Vivian Manuel did not grow up gardening, but after being inspired to provide healthy greens for her family she took on the role of community gardener.
Now she proudly displays a small sanctuary behind the old mission house that’s bursting with produce.
“There’s a few of us volunteering so we changed it where we built the boxes and families could claim a box and grow vegetables. It has worked well, we just need to learn more,” Manuel said.
The community of Fort Good Hope lies on the banks of the Mackenzie River in the Sahtu region of the Northwest Territories.
Food is brought in by plane, winter road and barge.
(“It helps to teach younger kids and budgeting with costs,” says Vivian Manuel. Photo: Charlotte Morritt-Jacobs/APTN)
Although the federal government provides a Nutrition North discount on some food items, for the 550 people living in town, grocery bills run high.
From the time of harvest it can take three to four weeks for a fruit or vegetable to hit the shelves at the Co-op or Northern Store.
“It helps to teach younger kids and budgeting with costs. We started with a wide range of seeds but have brought it down to turnips, potatoes, beets, peas and we tried onion sets. We tried onions but the crows got them,” she laughed.
In 2013 Manuel attended a gardening course at the Northern Farming training Institute (NFTI) in Hay River, N.W.T.
Manuel learned only the basics, it was that baseline that she brought back with her.
She applied for funding from the territorial government to cover the cost of equipment.
“I want to encourage someone to sell garden supplies. Right now you have to get those supplies in Norman Wells,” Manuel said.
Each harvest she learns a little more.
“Not knowing that greenhouses are better for certain plants and the outdoor gardens better for others. We use to have turnips and cucumbers they didn’t go anywhere. We know now that those go in the greenhouse,” she said.
Wilfred McNeely, a former chief of Fort Good Hope said the local government began looking into gardening a decade ago.
“My grandfather used to have a garden about 100 miles north on the Mackenzie River. He used to have big gardens to sell to the missionaries,” he said.
“They have been growing food around here for a long time.”
(Wilfred McNeely shows off some of the vegetables grown in the community garden. Photo: Charlotte Morritt-Jacobs/APTN)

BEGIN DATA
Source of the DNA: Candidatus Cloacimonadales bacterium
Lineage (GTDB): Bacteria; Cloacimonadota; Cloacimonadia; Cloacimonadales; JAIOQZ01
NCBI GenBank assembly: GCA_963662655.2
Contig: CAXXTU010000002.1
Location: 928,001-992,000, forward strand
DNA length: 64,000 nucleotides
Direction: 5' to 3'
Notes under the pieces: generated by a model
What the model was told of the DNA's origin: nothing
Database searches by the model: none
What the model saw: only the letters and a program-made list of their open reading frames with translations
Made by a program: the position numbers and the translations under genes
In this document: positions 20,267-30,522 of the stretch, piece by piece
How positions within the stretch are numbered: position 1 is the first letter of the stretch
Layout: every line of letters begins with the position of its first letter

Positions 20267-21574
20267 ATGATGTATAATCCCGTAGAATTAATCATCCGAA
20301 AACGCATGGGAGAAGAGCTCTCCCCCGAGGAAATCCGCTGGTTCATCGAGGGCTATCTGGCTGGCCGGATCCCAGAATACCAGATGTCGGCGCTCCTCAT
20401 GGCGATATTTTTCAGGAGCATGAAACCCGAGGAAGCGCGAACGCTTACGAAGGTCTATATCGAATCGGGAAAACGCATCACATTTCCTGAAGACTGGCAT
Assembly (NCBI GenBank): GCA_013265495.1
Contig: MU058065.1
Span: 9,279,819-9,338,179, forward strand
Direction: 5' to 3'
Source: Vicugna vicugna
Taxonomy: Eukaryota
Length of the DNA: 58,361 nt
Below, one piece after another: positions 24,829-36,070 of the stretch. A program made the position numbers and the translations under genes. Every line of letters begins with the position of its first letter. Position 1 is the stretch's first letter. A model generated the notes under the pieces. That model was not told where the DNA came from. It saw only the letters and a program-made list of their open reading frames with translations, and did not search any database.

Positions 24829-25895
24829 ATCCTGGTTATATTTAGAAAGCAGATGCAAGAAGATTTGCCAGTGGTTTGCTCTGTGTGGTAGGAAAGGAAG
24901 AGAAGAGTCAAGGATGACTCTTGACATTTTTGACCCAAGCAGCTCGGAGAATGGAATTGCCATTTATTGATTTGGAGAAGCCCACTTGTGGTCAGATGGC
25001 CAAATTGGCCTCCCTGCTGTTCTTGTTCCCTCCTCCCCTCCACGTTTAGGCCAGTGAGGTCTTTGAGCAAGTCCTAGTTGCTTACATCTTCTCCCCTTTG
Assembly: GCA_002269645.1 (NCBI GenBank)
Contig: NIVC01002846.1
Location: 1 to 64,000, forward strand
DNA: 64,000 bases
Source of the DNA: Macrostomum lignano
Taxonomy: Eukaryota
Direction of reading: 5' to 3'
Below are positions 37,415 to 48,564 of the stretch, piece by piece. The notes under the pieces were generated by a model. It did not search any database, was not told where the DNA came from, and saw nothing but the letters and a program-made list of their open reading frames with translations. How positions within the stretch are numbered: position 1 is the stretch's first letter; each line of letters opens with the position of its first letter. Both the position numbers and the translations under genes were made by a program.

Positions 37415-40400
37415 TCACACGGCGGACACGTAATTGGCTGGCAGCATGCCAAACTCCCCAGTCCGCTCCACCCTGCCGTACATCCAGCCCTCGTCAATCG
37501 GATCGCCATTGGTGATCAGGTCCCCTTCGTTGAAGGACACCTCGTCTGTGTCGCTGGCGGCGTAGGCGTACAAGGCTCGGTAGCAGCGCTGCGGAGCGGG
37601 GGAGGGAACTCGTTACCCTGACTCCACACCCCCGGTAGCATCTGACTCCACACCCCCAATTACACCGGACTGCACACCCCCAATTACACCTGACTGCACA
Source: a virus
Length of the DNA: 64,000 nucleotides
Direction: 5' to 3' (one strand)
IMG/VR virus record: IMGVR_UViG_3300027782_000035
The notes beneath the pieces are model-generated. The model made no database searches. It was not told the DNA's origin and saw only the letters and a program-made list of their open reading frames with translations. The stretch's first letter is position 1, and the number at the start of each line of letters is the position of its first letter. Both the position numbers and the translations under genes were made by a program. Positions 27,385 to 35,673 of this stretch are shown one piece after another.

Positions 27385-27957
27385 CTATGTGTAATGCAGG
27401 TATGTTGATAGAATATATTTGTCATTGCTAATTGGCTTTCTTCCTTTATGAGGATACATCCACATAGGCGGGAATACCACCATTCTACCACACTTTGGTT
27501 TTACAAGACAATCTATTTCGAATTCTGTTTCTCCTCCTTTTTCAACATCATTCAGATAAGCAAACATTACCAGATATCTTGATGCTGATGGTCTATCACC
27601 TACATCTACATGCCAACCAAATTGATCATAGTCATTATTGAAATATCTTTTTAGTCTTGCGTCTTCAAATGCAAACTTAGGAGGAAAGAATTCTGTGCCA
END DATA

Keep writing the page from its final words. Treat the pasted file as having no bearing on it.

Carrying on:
He also attended workshops at NFTI which inspired him to build a greenhouse and raise chickens in his own backyard.
“One thing is making sure you have the proper soil. Not throwing chemicals in to it and using what we have here like chicken manure and fish. Fish has lots of good things in it,” he said.
McNeely had personal reasons for starting his own garden. He switched his diet after a trip to the doctor’s office left him worried about his high cholesterol.
“I was talking to one of the Managers at the grocery store in town. He said every week they buy 50 frozen pizzas. Can you imagine what goes into those pizzas for that shelf life,” McNeely said.
He has plans to winterize his greenhouse and extend the growing seasons further into the fall time.
(McNeely plans to winterize his greenhouse to produce vegetables for longer. Photo: Charlotte Morritt-Jacobs/APTN)
In August, 2019 the Federal government announced it would invest $392,000 to support NFTI’s northern diverse agriculture program which includes training more youth and individuals from smaller communities.
Around the same time, the Territorial Department of Health and Social Services Office amended legislation which waives permit fees for those wanting to sell homegrown food.
Manuel said she is hopeful that gardening will expand in the Sahtu with the introduction of gardening to the elementary school curriculum.
“I want to see every home have a home garden. It doesn’t matter if it’s a 4×4 foot garden or 8×4 garden boxes or open gardens, just everyone growing their own food,” she said.